In Which Ryan Remembers Three Things
June 2022 | 3:6
Koopa does not know what a mellophone is, let alone why it's out of tune, and is far more concerned with why he's not getting tummy skritches while the sunbeam is in prime location.
What's Been Happening
This month saw three main events that stick out in my mind as I write this.
First, even though I said yes to approximately three more groups than I meant to, I finished all my marching band writing for the season and I’m pretty pleased with all of it (cue emails with three pages of edit requests). I’m proud of this round of writing because I feel like each show is particularly unique and tailored to the personality and strengths of the group; first of all that’s kinda the point of writing a show from scratch, but also it’s just so much more rewarding than going “oh well it’s just marching band”. Yes, it’s definitely still marching band and so the idiomatic devices and formulas are there, but given that I’ve now written a little over 2 hours of music this year I’m really pleased by the variety that’s emerged. On a personal level, I’m also happy that I’ve gotten better at managing myself so I can stay on task and don’t completely burn out (due credit to wife and cats).
Second, I got to attend the premiere of a piece I wrote for concert band and world percussion commissioned by Ridge View High School in South Carolina. Huge thanks to Dustin King and Wesley Hipps for not only commissioning me and bringing me to campus, but also just being so fun to make music with. I’m sure I’ll be sharing a recording as soon as it’s available, and beyond being a really cool project it was great to work with a group in that context. Special shout out to JD Shaw for letting me crash in his guest room and hang out for the weekend (and now that I think of it, for introducing me to the program a couple years ago).
Third, we bought a chest freezer to put in the basement! While not the 100% traditional Midwest chest freezer or beer fridge in the garage, we did also get a nice mini-fridge for beer, seltzers, and brining meat before smoking it. We’re not yet the landed gentry, but I feel this at least solidifies our standing in the bourgeoisie. The process of getting it delivered was a bit of a sitcom including five separate delivery attempts, me becoming known to Menards as “Freezer Guy”, two separate freezers that came damaged still in the box, and the delivery guys that were a perfect comedic pair with one orange-shaped and one banana-shaped person. All that could have been arduous or stressful, but everyone was super nice and we have a chest freezer in the basement so we’ll call it a win.
Best of all, I don’t think there’s any overarching moral to the stories or a need for one. If you really want one I’d go with “do your best and be kind” since that’s a safe bet regardless, but I can’t promise it will result in a chest freezer.
Chart O' The Month
This is another arrangement of a fairly well known Charles Mingus tune and one I’m pretty pleased with. It’s also straightforward and the variations within the solo section are written out as opposed to felt in the moment like Mingus was probably more likely to prefer, but for all that I think it says everything the tune needs to and very little that it doesn’t.
I have several memories associated with this tune, but perhaps the most archetypical is that it’s playing in the background during a specific scene in Jerry Maguire where the characters on screen finally pause and go “what is this music?” and laugh. The first time I saw the movie I was specifically excited because there was a good Mingus tune being used as incidental music so I was a little hurt when they started laughing and I actually yelled “IT’S MINGUS” at the screen. In retrospect this made it not a great date movie, but now I’m at least able to smile wistfully and sigh internally instead.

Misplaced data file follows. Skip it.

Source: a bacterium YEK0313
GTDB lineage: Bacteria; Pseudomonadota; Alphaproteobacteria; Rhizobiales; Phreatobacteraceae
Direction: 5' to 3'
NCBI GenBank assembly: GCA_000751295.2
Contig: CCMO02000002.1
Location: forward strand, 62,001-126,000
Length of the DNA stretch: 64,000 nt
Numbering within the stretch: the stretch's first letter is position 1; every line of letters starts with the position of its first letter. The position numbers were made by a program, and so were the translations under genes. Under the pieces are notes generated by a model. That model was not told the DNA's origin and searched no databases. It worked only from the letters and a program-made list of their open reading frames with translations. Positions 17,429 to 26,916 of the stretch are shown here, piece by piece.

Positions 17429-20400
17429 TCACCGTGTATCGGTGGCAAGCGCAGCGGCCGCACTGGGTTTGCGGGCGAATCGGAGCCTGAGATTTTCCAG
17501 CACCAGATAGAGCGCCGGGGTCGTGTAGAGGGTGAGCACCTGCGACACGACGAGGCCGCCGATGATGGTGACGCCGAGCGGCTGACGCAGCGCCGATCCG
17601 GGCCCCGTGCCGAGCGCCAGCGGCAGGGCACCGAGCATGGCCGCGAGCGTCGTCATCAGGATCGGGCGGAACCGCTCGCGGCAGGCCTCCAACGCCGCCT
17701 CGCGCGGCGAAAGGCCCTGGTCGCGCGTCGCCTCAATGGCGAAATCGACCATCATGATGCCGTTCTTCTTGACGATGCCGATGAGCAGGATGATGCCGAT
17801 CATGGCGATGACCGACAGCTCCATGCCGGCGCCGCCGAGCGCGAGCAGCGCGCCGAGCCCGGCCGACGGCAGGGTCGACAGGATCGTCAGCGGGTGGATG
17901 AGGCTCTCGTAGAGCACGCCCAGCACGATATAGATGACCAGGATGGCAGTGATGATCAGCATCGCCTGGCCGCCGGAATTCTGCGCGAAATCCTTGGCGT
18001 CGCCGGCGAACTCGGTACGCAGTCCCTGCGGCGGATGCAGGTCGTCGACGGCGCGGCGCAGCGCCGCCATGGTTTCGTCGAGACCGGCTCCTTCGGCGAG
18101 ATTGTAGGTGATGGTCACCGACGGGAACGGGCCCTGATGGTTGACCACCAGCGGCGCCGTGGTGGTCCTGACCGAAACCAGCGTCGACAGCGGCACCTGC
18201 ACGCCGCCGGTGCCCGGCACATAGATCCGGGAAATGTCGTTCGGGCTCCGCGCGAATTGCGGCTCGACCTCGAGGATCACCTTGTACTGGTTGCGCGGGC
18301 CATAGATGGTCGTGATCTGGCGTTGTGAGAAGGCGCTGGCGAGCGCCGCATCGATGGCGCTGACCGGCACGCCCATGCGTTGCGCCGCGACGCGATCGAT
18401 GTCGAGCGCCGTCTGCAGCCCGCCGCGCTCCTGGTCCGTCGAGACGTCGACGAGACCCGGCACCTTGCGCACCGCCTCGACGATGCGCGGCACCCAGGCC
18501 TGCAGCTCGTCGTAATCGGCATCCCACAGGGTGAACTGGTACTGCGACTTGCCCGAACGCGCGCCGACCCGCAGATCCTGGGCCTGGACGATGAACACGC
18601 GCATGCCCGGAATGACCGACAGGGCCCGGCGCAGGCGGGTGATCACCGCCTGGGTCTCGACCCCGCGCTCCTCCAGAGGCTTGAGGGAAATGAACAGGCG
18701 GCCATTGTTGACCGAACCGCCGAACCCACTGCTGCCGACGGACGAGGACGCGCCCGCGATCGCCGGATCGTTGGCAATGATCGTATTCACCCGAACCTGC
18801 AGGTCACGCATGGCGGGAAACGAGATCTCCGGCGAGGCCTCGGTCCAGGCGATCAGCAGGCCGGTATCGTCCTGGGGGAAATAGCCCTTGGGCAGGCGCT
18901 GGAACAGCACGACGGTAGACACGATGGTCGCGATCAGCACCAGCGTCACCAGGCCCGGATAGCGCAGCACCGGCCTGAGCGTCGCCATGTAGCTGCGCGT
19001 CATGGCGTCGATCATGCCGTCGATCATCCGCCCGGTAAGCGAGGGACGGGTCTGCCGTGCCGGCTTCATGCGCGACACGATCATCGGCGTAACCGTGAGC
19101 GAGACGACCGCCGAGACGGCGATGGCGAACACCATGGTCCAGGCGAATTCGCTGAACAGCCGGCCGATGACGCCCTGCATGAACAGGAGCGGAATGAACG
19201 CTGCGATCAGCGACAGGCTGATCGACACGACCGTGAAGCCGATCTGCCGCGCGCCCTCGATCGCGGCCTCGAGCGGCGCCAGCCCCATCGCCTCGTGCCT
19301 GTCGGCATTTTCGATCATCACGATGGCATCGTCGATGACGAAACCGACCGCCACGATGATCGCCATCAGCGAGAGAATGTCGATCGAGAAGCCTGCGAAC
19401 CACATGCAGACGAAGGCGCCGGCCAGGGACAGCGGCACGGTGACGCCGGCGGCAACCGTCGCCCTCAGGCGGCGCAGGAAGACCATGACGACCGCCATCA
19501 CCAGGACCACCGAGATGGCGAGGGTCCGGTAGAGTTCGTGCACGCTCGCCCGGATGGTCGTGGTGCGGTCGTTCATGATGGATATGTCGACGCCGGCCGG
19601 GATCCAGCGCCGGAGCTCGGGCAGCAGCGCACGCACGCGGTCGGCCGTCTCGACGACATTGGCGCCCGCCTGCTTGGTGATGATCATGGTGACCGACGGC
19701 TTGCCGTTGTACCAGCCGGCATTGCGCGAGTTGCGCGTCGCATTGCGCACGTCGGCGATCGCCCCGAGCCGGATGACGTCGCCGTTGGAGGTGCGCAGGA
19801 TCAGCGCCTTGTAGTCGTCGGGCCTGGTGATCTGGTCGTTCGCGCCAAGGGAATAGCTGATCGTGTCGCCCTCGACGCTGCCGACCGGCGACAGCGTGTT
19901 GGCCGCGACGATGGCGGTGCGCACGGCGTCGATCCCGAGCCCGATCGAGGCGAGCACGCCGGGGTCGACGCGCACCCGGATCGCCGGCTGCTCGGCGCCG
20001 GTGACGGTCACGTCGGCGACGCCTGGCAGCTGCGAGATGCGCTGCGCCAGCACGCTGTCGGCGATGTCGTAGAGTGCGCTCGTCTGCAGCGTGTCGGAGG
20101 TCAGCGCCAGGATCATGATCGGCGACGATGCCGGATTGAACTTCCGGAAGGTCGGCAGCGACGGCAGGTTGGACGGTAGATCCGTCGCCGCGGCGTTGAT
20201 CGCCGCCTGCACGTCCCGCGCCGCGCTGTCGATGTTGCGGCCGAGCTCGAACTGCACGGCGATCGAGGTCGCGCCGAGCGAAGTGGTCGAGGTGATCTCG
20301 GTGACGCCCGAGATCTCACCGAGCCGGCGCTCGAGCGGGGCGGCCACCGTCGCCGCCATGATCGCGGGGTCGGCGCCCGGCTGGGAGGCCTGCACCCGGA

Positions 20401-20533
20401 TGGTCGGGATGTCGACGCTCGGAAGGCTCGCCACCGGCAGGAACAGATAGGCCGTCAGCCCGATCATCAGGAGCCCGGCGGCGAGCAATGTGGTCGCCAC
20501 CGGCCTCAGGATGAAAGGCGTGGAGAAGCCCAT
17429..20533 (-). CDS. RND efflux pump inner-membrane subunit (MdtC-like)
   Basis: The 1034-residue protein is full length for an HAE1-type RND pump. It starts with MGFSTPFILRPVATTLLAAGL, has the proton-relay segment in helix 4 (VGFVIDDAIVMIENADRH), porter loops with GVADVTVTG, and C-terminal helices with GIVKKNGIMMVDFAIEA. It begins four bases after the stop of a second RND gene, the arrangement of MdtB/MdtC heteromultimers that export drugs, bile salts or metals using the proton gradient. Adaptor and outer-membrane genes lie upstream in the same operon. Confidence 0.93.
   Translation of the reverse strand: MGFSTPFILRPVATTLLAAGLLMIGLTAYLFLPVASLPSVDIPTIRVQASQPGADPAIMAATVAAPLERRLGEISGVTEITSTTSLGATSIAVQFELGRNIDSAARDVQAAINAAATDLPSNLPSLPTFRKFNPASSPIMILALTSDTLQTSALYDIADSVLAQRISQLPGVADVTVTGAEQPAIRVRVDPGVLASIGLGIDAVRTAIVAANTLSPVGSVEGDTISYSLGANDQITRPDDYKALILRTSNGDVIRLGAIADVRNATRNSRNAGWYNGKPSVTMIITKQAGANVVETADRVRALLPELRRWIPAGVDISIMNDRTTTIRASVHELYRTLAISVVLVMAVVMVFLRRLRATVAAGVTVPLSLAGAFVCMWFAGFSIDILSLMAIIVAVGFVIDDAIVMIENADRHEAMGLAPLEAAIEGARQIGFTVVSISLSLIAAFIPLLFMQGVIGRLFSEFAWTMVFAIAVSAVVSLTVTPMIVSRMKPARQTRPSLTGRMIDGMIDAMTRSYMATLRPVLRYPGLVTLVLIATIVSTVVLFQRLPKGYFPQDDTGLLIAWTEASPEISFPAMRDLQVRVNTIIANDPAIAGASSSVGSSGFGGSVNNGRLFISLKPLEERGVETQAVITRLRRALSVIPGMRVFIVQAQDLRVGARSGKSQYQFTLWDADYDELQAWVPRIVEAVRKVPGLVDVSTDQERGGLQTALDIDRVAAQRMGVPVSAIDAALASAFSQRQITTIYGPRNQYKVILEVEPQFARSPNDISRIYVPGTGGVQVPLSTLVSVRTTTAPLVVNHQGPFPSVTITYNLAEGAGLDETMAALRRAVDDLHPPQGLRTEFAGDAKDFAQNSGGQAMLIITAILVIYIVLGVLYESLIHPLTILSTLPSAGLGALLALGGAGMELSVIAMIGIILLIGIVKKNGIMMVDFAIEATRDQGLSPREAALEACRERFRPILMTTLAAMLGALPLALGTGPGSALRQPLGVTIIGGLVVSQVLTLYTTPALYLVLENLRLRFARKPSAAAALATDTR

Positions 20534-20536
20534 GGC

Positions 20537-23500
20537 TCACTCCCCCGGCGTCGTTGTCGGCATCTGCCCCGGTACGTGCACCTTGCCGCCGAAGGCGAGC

As excited as my wife was about the mountain beaver, she did want to point out that we saw other pretty things on our trip to California. This particular picture is from the Oak Trail at Elkhorn Slough, and is one of those pictures I can instantly feel and smell somehow so I’m a big fan.
As we start looking ahead to band camps, I think it’s important to mention the concept of overtraining. It’s certainly something that can be done incorrectly, and there’s justifiable criticism of people that think they’re providing overtraining when in fact they’re just being jerks or punitive. That said, I’m a firm believer in making sure that your practice prepares you for your performance, and an essential part of that is making sure you’re stronger than you need to be in any way you can. The following are some key thoughts on properly overtraining as it relates to music education in particular:
It should occur over time. If you only do it randomly once in a while, you get all the potential negatives (discomfort, frustration) without the benefit of gaining strength.
Have a goal and communicate it. Avoid just saying it’s getting stronger or building muscle; articulate what skill or area you’re building. Additionally, if you can’t explain it you may want to rethink why you’re doing it.
Make it a positive experience. Be encouraging, and make sure students are encouraging with their peers. Note that tone is important; screaming “RELAX!” is delightfully ironic but not particularly useful.
Schedule recovery time. Don’t do overtraining right before a performance or right before an extended break. Make sure there’s at least a brief warm down immediately afterwards, and that there’s time for bodies and minds to recover and come back stronger before the next performance.